Wednesday, July 28, 2004

Nature’s Oddballs by Lisbeth Zappler

A book I got a long time ago, written for a juvenile reader, about a wide variety of animals that defy the standards and norms of taxonomy. Interesting at times, mostly because it reinforces the point that so much that we think of as “Nature’s Laws” are really just descriptions of observable phenomena, and that there are always those things that live on the edges of our conceptual constructs that are best ignored because they threaten to topple our entire house of cards. Birds fly—except for the ostrich. Mammals have live births—except for the platypus. F=ma—except when speeds approach the speed of light. It’s all part of the same condition. There is less order in the universe than we would like to think. A lot of the order that seems to be there is only so apparent because we have put it there.

Monday, July 26, 2004

Embattled Shrine: Jamestown in the Civil War by David F. Riggs

Not sure how this one wound up on my shelf, probably one of the monthly selections from the History Book Club before I started to care what they were sending me, or when I was buying everything and anything they had on the Civil War. It is the definitive study on this subject, but that makes it neither interesting nor important. Jamestown, the site of the first permanent English settlement in America, is an island in the James River that the Confederates used as part of their defense up to and during the 1862 peninsula campaign, and which the Federals took over and used as a communications link for the rest of the war. That’s it.

Saturday, July 17, 2004

The Warden by Anthony Trollope

This book belonged to my mother. On the first page someone, I’m assuming she, has written her name and “June, 1955.” That’s when she was fifteen years old. I wonder if she ever read this book and if she would remember it. Maybe I’ll show it to her someday and see what her reaction is. The book itself is OK, the only Trollope I have read, who was evidently a prolific and popular writer of the 19th century. It’s a small story about an honorable man accused of dishonorable things and how he and others react to the situation. I won’t read it again, not will I read any more Trollope. At least not until I read everything else I want to read.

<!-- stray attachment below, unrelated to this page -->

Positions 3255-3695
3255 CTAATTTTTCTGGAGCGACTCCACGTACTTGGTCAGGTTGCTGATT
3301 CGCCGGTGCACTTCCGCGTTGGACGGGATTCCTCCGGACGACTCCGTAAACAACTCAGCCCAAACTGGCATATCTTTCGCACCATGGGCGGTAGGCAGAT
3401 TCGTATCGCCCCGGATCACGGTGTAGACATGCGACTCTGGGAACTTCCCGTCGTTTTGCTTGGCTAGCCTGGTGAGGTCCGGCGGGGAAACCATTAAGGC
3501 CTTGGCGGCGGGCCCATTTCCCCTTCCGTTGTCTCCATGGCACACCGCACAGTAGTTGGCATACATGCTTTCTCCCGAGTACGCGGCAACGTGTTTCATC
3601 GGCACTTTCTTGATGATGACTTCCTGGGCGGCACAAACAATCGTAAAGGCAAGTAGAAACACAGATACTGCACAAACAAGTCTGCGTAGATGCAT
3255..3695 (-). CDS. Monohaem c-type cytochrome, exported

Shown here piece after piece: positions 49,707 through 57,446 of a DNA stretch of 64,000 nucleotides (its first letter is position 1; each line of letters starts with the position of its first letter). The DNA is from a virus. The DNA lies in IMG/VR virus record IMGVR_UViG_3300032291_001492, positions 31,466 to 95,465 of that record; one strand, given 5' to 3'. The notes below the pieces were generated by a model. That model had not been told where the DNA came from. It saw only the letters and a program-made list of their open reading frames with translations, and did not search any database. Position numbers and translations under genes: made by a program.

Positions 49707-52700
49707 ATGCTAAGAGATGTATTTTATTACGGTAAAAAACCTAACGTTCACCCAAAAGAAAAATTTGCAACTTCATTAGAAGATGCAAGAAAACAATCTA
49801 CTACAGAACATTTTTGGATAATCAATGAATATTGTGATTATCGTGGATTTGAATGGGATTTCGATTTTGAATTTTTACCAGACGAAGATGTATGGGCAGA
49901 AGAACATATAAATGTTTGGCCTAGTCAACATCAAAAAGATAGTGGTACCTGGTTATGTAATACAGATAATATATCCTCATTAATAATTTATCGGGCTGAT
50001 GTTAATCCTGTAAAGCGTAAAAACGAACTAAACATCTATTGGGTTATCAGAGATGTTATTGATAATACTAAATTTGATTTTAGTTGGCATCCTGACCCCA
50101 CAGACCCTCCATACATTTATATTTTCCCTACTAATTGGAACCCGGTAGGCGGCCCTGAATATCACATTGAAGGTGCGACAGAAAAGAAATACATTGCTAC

Tuesday, July 6, 2004

All Quiet on the Western Front by Erich Maria Remarque

A keeper. As I explained again to my wife tonight when she nagged me about all my damn books, I recently rearranged them all so that the only ones I am displaying are the ones I would consider reading again some day. This one will clearly go on that shelf. The rest are being packed away in boxes, with the idea of keeping them if at all possible, but sorted for possible disposal if it comes to that. The dust jacket said the author was wounded five times in World War I, and I can believe it after reading this grim account of life and death on those front lines. One of many citable paragraphs:

We see men living with their skulls blown open; we see soldiers run with their two feet cut off, they stagger on their splintered stumps into the next shell-hole; a lance corporal crawls a mile and a half on his hands dragging his smashed knee after him; another goes to the dressing station and over his clasped hands bulge his intestines; we see men without mouths, without jaws, without faces; we find one man who had held the artery of his arm in his teeth for two hours in order not to bleed to death. The sun goes down, night comes, the shells whine, life is at an end.

The image of the man running on footless stumps will stay with me for some time, probably because I know it’s true, that it is something Remarque actually saw in the war. How men struggle to survive when their world has been shattered, when their own body, the very essence of their being, has been maimed and mangled by forces they have no ability or hope to control is endlessly fascinating to me and something I would like to explore more in my own fiction.